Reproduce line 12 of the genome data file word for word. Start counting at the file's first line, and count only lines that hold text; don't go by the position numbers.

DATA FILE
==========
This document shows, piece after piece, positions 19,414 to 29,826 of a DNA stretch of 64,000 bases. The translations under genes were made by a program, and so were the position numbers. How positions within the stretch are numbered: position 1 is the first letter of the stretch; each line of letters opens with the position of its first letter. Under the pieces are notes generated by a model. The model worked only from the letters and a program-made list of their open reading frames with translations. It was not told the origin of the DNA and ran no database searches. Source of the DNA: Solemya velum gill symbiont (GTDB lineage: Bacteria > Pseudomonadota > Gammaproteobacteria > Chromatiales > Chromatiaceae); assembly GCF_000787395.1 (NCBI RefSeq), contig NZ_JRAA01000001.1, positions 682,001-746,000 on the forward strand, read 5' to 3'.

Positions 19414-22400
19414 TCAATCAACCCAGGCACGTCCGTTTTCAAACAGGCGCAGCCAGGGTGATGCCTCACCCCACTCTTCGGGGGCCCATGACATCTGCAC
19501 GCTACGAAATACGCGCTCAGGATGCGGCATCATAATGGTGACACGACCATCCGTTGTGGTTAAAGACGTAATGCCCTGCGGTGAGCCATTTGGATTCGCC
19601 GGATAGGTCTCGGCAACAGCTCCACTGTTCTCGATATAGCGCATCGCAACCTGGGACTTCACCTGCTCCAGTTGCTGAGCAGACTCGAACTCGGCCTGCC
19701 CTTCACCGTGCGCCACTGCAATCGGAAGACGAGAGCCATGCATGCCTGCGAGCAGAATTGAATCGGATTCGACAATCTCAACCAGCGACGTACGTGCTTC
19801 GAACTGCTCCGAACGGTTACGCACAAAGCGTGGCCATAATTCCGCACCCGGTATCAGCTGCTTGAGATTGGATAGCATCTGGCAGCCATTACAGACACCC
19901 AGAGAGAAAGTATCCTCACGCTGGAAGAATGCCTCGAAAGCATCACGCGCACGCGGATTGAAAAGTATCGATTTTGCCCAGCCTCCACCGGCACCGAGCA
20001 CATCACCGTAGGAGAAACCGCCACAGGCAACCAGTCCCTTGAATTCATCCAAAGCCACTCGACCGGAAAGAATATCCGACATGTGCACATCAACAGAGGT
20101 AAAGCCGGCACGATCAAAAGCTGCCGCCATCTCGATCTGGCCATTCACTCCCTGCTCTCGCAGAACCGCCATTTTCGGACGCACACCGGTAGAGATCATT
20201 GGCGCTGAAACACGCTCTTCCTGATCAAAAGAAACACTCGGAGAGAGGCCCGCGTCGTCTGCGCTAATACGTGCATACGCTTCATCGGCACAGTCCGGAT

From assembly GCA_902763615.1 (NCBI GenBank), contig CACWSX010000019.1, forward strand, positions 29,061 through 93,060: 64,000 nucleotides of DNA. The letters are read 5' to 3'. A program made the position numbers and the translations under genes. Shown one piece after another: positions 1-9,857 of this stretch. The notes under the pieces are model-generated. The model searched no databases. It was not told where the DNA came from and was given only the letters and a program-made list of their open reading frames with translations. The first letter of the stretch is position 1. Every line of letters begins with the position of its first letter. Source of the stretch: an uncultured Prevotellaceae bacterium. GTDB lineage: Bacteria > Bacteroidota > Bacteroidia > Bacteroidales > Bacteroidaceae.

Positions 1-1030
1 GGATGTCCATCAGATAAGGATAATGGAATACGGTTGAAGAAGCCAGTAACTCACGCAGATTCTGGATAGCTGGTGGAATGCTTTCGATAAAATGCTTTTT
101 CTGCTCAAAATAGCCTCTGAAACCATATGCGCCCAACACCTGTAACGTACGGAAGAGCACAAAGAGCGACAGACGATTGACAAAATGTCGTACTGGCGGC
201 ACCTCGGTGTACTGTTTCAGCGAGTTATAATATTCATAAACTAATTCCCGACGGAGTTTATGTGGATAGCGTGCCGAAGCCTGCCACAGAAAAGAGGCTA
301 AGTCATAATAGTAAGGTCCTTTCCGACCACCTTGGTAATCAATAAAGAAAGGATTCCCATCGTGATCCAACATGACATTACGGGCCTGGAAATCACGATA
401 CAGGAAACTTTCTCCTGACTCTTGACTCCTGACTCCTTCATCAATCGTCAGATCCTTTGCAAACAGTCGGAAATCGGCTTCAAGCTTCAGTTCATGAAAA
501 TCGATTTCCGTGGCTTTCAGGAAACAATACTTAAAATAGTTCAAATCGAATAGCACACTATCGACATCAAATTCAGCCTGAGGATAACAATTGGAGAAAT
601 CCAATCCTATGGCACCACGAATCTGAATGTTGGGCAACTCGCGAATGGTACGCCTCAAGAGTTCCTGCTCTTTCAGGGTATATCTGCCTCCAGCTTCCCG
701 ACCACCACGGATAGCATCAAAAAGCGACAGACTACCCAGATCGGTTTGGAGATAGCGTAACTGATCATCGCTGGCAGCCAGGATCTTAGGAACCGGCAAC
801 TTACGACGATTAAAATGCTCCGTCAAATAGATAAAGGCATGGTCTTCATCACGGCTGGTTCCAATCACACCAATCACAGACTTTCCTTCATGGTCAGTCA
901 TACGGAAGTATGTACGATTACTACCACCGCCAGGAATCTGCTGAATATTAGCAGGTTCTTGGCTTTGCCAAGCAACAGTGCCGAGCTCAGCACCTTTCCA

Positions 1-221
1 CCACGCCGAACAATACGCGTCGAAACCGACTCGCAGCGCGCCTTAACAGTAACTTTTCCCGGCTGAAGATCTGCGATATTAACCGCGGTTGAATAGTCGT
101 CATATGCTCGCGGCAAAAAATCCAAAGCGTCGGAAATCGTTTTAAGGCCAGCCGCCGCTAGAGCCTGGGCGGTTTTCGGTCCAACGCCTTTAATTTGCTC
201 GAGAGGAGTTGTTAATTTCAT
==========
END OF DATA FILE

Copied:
From assembly GCA_902763615.1 (NCBI GenBank), contig CACWSX010000019.1, forward strand, positions 29,061 through 93,060: 64,000 nucleotides of DNA. The letters are read 5' to 3'. A program made the position numbers and the translations under genes. Shown one piece after another: positions 1-9,857 of this stretch. The notes under the pieces are model-generated. The model searched no databases. It was not told where the DNA came from and was given only the letters and a program-made list of their open reading frames with translations. The first letter of the stretch is position 1. Every line of letters begins with the position of its first letter. Source of the stretch: an uncultured Prevotellaceae bacterium. GTDB lineage: Bacteria > Bacteroidota > Bacteroidia > Bacteroidales > Bacteroidaceae.